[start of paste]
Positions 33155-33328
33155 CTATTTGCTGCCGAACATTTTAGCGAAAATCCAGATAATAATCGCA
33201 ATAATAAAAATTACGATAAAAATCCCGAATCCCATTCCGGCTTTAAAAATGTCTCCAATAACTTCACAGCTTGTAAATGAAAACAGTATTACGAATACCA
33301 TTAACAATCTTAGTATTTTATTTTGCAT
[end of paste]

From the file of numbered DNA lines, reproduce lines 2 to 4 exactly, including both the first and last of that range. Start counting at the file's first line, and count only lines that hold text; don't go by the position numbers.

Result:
33155 CTATTTGCTGCCGAACATTTTAGCGAAAATCCAGATAATAATCGCA
33201 ATAATAAAAATTACGATAAAAATCCCGAATCCCATTCCGGCTTTAAAAATGTCTCCAATAACTTCACAGCTTGTAAATGAAAACAGTATTACGAATACCA
33301 TTAACAATCTTAGTATTTTATTTTGCAT